of running for political office is to promise to downsize government
and return it to its "proper place" in our lives.

Is it not right
for us to demand that which the politicians promise us over and
over? Do not most of them run on a plank of change, and is
not the rhetoric, year after year, to downsize government, to lower
taxes, and to reduce the heavy burden of government on our lives?
Yet year after year, for some unexplainable reason, government regulation
becomes more onerous, taxes increase (or because of government money
manipulation, taxes are nominally the same, but our standard of
living inexorably continues to erode), and the government, far from
being a government of consent, becomes more and more a government
of naked force. Even when the citizenry almost unanimously favor
a certain course of action (in this case, opposition to the financial
bailouts of late 2008, or opposition to the complete federal takeover
of the health care industry), our so-called leaders pretty much
do exactly what they wish.

My point is
that government by its very nature is not susceptible to
control. If there were some hypothetical entity to which
we could petition for redress of grievances when government exceeds
its rightful authority, that hypothetical entity would be
the real government. The reason is that government is the entity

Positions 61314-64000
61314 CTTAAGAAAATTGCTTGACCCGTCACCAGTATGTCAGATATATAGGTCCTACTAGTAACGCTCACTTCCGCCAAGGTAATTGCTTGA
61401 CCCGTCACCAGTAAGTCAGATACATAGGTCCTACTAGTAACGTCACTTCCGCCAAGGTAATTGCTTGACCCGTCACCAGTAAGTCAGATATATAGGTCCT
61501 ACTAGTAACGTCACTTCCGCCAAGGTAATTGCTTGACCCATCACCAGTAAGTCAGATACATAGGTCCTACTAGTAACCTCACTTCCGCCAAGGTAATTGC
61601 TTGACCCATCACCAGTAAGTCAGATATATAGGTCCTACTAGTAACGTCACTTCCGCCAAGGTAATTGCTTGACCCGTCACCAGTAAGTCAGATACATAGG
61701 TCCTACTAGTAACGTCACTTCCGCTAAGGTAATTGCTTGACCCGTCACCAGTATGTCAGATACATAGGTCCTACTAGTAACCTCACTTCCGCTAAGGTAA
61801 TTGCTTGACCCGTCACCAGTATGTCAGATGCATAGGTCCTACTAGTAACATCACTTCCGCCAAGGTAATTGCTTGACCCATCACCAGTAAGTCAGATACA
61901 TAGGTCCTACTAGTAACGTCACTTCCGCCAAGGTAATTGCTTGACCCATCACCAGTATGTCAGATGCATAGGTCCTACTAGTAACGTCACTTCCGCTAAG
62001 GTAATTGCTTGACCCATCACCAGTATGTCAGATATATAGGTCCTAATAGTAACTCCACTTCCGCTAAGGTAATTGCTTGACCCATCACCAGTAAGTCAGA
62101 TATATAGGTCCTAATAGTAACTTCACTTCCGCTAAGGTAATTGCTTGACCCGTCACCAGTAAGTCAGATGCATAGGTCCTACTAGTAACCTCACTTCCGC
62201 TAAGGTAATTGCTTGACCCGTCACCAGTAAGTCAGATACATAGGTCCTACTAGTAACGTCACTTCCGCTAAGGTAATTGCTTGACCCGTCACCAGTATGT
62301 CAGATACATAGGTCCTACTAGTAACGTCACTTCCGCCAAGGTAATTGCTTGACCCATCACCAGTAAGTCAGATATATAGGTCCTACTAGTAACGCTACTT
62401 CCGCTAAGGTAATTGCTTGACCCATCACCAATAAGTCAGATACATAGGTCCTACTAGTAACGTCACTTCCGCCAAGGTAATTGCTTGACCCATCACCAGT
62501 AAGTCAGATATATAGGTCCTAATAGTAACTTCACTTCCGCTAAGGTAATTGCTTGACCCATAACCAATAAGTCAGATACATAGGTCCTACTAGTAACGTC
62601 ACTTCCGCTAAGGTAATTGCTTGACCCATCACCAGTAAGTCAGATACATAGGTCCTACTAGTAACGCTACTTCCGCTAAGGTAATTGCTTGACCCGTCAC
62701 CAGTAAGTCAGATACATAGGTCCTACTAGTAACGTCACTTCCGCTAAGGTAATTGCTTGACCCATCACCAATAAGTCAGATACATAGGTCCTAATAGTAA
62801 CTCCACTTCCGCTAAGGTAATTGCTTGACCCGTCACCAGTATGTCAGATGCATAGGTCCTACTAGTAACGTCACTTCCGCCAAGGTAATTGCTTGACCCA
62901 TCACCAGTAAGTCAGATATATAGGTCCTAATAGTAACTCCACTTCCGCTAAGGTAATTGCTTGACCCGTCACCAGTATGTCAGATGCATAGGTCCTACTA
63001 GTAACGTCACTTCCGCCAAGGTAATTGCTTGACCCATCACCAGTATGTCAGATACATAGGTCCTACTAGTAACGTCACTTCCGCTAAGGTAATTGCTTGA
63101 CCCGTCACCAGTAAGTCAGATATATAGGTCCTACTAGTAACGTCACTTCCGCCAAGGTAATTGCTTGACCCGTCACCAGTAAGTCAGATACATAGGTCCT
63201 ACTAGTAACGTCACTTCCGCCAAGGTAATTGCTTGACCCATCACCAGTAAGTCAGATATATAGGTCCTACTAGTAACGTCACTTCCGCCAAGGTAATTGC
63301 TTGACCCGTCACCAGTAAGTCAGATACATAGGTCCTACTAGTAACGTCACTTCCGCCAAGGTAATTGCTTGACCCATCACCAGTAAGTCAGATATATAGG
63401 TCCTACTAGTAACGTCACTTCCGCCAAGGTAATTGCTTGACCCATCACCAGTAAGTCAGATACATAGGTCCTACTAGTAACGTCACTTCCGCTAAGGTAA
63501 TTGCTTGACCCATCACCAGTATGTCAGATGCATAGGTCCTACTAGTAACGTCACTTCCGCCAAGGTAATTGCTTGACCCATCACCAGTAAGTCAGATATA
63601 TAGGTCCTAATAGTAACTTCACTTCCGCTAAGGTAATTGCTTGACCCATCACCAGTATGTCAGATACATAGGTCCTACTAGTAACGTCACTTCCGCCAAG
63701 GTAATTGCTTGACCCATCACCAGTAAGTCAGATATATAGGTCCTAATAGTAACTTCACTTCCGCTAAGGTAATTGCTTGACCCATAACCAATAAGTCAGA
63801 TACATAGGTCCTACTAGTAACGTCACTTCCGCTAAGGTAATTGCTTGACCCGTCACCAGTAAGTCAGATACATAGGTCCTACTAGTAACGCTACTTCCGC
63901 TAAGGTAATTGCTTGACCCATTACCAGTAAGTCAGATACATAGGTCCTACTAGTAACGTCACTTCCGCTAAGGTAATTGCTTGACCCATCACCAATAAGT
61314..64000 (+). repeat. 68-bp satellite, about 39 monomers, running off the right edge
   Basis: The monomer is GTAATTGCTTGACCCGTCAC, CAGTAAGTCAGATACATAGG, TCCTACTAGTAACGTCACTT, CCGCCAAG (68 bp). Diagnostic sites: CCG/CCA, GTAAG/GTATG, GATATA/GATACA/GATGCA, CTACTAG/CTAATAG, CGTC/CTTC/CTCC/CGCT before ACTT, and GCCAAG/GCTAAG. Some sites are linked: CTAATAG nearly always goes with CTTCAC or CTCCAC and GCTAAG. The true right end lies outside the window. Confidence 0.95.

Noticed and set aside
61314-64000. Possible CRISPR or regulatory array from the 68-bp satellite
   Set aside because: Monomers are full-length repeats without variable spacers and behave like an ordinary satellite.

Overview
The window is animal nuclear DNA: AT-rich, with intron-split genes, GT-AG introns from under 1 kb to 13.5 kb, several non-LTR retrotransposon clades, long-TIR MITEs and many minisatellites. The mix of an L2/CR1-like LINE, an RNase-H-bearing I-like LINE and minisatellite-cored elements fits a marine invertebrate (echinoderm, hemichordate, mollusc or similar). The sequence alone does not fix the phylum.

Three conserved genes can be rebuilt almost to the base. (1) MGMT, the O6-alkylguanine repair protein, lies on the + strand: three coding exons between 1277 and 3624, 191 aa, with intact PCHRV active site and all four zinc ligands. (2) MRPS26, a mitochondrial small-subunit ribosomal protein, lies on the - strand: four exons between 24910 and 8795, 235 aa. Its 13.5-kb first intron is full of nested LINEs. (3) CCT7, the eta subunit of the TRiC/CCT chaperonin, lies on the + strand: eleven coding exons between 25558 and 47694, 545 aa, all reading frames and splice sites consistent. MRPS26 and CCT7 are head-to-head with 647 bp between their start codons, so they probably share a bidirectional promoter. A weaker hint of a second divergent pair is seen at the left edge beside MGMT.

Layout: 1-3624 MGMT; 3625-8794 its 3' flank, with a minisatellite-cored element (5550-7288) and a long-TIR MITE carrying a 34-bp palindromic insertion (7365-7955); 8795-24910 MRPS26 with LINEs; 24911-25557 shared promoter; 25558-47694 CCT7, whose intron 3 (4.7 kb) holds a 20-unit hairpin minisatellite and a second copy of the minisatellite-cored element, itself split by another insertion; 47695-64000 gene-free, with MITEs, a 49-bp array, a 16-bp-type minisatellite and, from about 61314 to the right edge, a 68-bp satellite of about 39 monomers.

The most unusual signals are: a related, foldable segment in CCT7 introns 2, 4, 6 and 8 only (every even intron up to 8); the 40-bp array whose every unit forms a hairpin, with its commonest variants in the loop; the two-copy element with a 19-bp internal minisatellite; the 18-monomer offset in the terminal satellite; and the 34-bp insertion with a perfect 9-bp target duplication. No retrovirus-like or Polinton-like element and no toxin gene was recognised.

that arrogates to itself the monopoly of deadly force within a certain
geographical area. It is sovereign, that is, there is no other authority
to which to turn when government usurps its authority. By the logic
of the many who ascribe to this theory, there is not in reality,
or can there be, any usurpation, because of the fact that government
is sovereign, or the supreme lawgiver. It justifies itself, and
would not be expected to do otherwise. There will always be
apologists who by glib fabrication and wily use of words, as well
as appeals to emotion, will affirm that there is no such thing as
an absolute right, and that government is justified in placing
"reasonable" limits on our rights. This line of reasoning
is wrong, dead wrong. A right, by definition, is absolute.
That is why it is a right, and not something else. The adage that
we cannot yell "Fire!" in a crowded theater is likewise
dead wrong, and the fallacy of that attack on our right to free
speech has long since been proven false and discredited. But by
then, the damage had been done, and the popular wisdom had been
led to believe that government could circumscribe our rights whenever
the government had a "sufficiently strong" reason to do
so. Thus we have seen all our treasured freedoms vanish more or
less within our lifetimes, certainly within the lifetimes of such
close ancestors as our grandparents. Such things as sound currency,
habeas corpus, privacy in our persons and papers, even freedom to
practice our own religion (yes, some may challenge me on this, but
I have strong evidence for my case) have come under attack and are
now rather commonly understood as being subject to government control.

Our venerated
Constitution was written to "bind our government down with
chains," to paraphrase Thomas Jefferson. But government, by
its very nature, cannot be bound with chains. A "limited
government" is a contradiction. Either it is limited (in which
case, the entity doing the limiting is sovereign), or it is government.
It cannot be both. I challenge any reader to enumerate for me any